But since launching her own multi-million dollar media empire, Weiss has established herself as a Main Character of the neoreactionary zeitgeist by portraying herself as an anti-woke heretic, while courting disaffected lefties sick of smug neoliberal virtue-signaling. Weiss’ podcast and Substack are staples of the New Right—a circle that, as Lux’s Emily Janakiram and Megan Lessard put it in the latest issue,“fashion[s] themselves as iconoclasts, bold truth-tellers in a world paralyzed by ‘cancel culture’ and ‘woke’ pieties, and peddle a brand of right-wing populism just a touch sharper and more urbane than the frothing jingoism of MAGA Trumpism.”
While Weiss likes to portray herself as an outsider, much of her power and influence comes from her cozy relationship with Silicon Valley’s technocracy—for example, she has enjoyed the backing of Peter Thiel’s Palantir cofounder Joe Lonsdale—and the so-called “intellectual dark web”—a scene of libertarian billionaires and reactionary ideologues that she profiled back in 2018.
An announcer’s voice came over the intercom, ushering us to our seats. Setting the tone for the rest of the evening, it declared in a sarcastic deadpan: You might be offended by something said tonight. If you are caught taking a recording, a second-wave feminist may ask you to leave. Weiss then took the stage in a blazer, and thanked the night’s sponsor: FIRE, a free speech advocacy group partially backed by right-wing donors and board members. She noted that FIRE has supported her since her earliest days, referencing her time as a student at Columbia University when she led a crusade against Muslim and Palestinian professors on grounds of anti-semitism. “Tonight, you care about free speech,” Weiss told the audience. “We believe that you can actually survive being a little bit offended, and that's actually a really good thing for all of us.”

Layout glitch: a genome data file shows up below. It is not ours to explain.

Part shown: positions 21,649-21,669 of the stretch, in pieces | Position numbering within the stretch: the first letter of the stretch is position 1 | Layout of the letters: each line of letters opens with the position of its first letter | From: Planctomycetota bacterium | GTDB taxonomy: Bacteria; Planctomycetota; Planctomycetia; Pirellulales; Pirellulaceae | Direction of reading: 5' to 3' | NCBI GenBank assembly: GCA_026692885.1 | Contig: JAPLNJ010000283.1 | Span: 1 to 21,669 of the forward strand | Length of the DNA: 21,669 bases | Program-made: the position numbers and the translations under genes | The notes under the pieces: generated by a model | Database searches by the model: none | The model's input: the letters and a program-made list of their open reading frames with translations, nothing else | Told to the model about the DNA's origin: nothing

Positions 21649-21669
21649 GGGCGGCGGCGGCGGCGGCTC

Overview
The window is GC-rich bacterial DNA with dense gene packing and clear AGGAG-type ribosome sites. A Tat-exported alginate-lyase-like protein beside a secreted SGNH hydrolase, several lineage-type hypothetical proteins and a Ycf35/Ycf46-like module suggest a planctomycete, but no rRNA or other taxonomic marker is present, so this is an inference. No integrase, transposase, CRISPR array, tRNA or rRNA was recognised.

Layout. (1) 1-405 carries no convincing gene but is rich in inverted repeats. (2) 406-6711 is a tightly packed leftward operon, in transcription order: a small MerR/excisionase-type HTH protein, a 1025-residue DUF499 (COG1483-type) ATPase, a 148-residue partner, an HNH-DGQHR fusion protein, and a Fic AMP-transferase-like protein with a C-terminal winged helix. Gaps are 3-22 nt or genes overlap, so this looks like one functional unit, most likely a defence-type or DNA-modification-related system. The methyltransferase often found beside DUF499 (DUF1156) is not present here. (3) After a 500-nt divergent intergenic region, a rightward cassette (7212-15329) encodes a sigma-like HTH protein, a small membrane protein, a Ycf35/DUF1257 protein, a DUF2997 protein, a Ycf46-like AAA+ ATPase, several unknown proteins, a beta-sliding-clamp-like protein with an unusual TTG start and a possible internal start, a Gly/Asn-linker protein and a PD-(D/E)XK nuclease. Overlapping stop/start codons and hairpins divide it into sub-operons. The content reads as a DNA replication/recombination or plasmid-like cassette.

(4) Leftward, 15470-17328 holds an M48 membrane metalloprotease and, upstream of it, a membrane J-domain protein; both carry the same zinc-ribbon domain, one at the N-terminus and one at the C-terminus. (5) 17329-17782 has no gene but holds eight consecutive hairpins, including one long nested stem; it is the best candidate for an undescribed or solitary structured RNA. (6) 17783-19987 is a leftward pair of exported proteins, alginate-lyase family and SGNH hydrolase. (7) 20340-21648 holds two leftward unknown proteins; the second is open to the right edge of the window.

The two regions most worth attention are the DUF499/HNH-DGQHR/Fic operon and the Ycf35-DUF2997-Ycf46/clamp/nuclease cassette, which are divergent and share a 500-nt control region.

As the debate proceeded, however, it became clear that none of the debaters would actually say anything very offensive. As the minutes ticked by, the question at hand slowly collapsed into itself as the women on stage eventually found themselves agreeing, for the most part, with each other.
Louise Perry, author of The Case Against the Feminist Revolution, argued that the decline of traditional sexual norms has led to a society that is “very, very weird.” She continued, “We just need to be a bit more normal.” Grimes—stumbling over her words and apologizing for her learning disability, while Weiss barked at her to “just talk!” like an impatient teacher—agreed that the dismantling of sexual norms has left women worse off in many ways, but that this is the fault of rapid technological evolution without equivalent social infrastructure, not the sexual revolution. Sarah Haider backed her up by asking what kind of fantasy conservatives want to return to: “the storied past where our great grandmothers were having countless orgasms with no coercion whatsoever?” In between billowing hits of her nicotine vape, Anna Khachiyan drenched her arguments in ironic double-speak, arguing that “If the sexual revolution has failed, it failed because it won.”